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When the Password Doesn't Work: Secondary Authentication for Websites
March/April 2011 (vol. 9 no. 2)
pp. 43-49
Robert W. Reeder, Microsoft Trustworthy Computing
Stuart Schechter, Microsoft Research
Nearly all websites today use passwords as the primary means of authenticating users. Because passwords can be lost or stolen, most websites also provide secondary authentication: a means to allow users unable to provide the correct password to regain access to their accounts. The consequences of failure - either falsely rejecting the account owner or falsely accepting an impostor - are significant. If the secondary authentication mechanism is the user's last resort, a false reject can mean permanent account loss. If the mechanism's vulnerability to false accepts isn't as strong as that of passwords, the secondary authentication mechanism becomes the weakest link and limits account's security. The authors highlight results of prior work on secondary authentication mechanisms, emphasizing the larger problem of assembling an arsenal of mechanisms that can be customized to fit each user's security and reliability needs.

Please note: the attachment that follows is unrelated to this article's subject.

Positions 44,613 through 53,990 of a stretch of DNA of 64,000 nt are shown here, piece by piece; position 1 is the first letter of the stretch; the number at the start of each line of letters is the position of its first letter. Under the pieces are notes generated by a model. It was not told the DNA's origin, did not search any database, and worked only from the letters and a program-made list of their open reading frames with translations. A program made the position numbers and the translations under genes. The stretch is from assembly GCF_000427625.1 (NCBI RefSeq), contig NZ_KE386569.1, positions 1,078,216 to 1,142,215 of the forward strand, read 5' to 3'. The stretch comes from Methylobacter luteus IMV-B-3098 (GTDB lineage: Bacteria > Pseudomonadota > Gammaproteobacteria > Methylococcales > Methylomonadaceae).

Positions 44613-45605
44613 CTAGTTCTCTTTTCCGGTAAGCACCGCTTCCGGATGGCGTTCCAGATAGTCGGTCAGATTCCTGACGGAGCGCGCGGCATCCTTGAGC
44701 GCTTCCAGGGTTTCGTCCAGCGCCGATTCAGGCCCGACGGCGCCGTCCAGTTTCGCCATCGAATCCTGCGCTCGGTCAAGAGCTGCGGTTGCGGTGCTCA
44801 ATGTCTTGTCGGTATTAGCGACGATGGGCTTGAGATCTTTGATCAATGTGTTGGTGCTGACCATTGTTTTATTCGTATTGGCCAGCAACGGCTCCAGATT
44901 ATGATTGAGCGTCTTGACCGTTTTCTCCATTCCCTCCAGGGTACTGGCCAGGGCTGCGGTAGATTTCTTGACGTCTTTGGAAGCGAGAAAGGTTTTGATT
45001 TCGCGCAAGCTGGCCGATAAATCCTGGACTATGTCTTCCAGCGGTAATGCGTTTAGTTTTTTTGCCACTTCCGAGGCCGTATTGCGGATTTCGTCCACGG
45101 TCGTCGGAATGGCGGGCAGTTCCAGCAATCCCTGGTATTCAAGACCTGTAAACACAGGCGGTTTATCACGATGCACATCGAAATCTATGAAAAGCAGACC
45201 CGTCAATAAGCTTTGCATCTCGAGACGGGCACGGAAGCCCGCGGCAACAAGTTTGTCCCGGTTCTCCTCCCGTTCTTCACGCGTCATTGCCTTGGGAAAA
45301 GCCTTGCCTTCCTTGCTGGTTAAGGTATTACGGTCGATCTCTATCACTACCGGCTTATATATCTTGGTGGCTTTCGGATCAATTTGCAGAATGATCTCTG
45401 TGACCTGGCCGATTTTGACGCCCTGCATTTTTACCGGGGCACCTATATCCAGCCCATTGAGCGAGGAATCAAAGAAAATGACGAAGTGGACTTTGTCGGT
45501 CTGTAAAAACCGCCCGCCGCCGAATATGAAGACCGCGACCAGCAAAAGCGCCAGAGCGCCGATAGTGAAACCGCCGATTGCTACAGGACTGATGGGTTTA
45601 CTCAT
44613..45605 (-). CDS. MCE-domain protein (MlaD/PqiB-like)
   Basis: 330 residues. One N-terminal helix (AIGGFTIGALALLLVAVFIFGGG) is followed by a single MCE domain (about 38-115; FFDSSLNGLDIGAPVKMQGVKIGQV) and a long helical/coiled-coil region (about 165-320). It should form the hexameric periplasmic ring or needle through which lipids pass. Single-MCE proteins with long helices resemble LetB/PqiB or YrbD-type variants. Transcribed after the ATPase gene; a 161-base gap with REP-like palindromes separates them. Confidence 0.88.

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Index Terms:
authentication, passwords, password reset, security question, trustees
Robert W. Reeder, Stuart Schechter, "When the Password Doesn't Work: Secondary Authentication for Websites," IEEE Security & Privacy, vol. 9, no. 2, pp. 43-49, March-April 2011, doi:10.1109/MSP.2011.1
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